The Davis trade would be a major deal no matter the year, but it is fascinating to evaluate in the context of Kevin Durant and Klay Thompson's injuries. The league went from being very predictable to a wide open pasture of possibilities.

Now, the Warriors are good still but are also a beatable team. A window of NBA parity is cracking open and surely the Lakers won't be the only team to pounce.

Houston, Philadelphia and Oklahoma City are always aggressive and will clearly be thinking big. Portland and Denver could see this as the year to go all-in.

Not all teams looking to make a splash will have money to spend in free agency. That points to an aggressive trade market this summer, but there is arguably one big problem. After Davis, it doesn't seem likely many other stars will be available.

Teams seeking stars via trade have enjoyed plenty of options in recent years between Davis, Kawhi Leonard, Chris Paul, Kyrie Irving, Paul George and Jimmy Butler. The formula is generally fairly simple: an All-Star player on an underachieving team with the end of his contract in sight. Recently, the supply has met the demand.

But currently, few fit that description. There are some like Mike Conley Jr. of the Grizzlies, and Goran Dragic and Hassan Whiteside of the Heat. But none of those players are All-Stars in their prime.

All of that makes it easy to connect the dots to the Wizards and Bradley Beal. They are in an interesting spot, needing to decide whether to retool for playoff contention or take the long view and undergo some degree of a rebuild.

Beal, as their best player, is the catalyst. There are logical reasons to keep him or to trade him. He is one of the best players in franchise history, is only 25 and he's on a team-friendly contract in the era of the supermax. But the Wizards are going to have a tough time improving their roster with John Wall's Achilles injury and contract, which starts at 35 percent of the salary cap. 

The Wizards have held a stance of not wanting to trade Beal and still do. They also likely wouldn't make such an important decision without a long-term team president in place.

But that won't stop teams from calling and there is already speculation around the league about whether Beal will be dealt. One front office executive told NBC Sports Washington that Beal could be the top prize in the trade market if made available now that Davis is gone.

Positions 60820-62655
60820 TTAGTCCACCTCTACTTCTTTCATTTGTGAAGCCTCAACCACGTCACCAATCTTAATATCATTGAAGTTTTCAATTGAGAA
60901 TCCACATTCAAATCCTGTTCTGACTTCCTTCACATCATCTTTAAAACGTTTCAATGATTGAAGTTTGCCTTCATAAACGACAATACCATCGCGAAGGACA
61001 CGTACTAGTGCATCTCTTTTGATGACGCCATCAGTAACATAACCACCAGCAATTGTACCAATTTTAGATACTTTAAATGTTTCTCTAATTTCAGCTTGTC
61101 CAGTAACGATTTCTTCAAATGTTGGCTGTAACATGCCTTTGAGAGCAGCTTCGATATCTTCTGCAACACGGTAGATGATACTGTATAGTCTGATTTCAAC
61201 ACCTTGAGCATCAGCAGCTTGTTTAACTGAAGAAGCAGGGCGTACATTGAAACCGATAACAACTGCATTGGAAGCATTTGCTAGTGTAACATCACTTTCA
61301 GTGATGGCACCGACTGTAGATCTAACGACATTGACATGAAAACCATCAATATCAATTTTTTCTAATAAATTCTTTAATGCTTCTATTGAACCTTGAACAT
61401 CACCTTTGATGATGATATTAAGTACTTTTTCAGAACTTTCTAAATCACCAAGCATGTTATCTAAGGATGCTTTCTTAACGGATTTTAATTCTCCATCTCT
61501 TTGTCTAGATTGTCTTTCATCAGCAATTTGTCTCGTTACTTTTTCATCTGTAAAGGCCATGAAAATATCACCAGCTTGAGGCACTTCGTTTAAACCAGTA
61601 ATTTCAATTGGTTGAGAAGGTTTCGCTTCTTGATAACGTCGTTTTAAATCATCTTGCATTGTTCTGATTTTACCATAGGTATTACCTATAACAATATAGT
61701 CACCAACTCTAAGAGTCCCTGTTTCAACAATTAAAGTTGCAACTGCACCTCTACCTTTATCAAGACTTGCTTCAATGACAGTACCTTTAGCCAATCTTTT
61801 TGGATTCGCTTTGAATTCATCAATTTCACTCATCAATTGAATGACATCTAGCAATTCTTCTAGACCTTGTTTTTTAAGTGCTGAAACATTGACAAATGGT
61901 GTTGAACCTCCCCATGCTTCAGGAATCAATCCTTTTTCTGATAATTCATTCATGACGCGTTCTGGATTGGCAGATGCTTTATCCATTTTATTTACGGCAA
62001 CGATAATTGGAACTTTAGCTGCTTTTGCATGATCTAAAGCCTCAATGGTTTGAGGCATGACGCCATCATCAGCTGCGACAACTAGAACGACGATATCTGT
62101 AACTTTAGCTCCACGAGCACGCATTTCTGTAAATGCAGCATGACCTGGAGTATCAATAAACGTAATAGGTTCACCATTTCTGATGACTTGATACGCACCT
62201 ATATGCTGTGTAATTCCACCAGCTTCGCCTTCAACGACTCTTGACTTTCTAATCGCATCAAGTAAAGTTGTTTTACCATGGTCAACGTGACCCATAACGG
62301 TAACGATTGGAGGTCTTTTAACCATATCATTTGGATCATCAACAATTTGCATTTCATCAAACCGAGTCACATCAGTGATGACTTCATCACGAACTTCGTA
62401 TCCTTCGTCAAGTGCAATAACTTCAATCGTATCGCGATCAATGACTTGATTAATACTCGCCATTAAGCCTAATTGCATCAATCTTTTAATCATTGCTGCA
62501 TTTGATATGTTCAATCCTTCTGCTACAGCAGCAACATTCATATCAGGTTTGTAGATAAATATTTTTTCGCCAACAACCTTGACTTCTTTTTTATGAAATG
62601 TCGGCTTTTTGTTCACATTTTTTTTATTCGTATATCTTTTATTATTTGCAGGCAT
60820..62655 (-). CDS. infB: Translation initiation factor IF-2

For a lot of these situations, trades are more likely when a player is entering his walk year. Beal is signed through the 2020-21 season and, even if he grows unhappy, will say the right things.

He won't create necessary drama. And, if you take him at his word in a February interview with NBC Sports Washington, he wouldn't request a trade himself.

Also, there is a reason to believe keeping Beal wouldn't hurt their ability to rebuild through the draft. With the new lottery system, bottoming out doesn't offer the guarantees that it used to. And even with Beal playing all 82 games last season, the Wizards still lost 50 of them and finished with the sixth-best odds.

Just like some have argued the Wizards have reasons to trade Beal, they also have reasons not to. But that won't stop other teams from picking up the phone.




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Wizards bringing in UNC teammates Coby White and Nassir Little for pre-draft workout

Wizards bringing in UNC teammates Coby White and Nassir Little for pre-draft workout

The Wizards are holding their highest-profile pre-draft workout yet on Monday, hosting UNC teammates and projected lottery picks Coby White and Nassir Little. 

White earned All-ACC and All-Freshman honors during his lone season in Chapel Hill, averaging 16.1 points and 4.1 assists per game. Little's season with the Tar Heels did not go as smoothly as White's, but he is an NBA-ready athlete with tons of upside. 

Both White and Little could be options for the Wizards at No. 9 and would provide solutions to some of Washington's major needs. White would give the Wizards a primary play-maker while John Wall recovers from his Achilles injury, while Little would fill Washington's hole at small forward and bring some much-needed defense and rebounding to the team.

Before White and Little, the Wizards had brought in very few projected lottery picks during their pre-draft process, outside of Kentucky forward Keldon Johnson and French prospect Sekou Doumbouya. But with the 2019 NBA Draft looming on Thursday, the Wizards are ramping up their search for the player they'll pick at No. 9.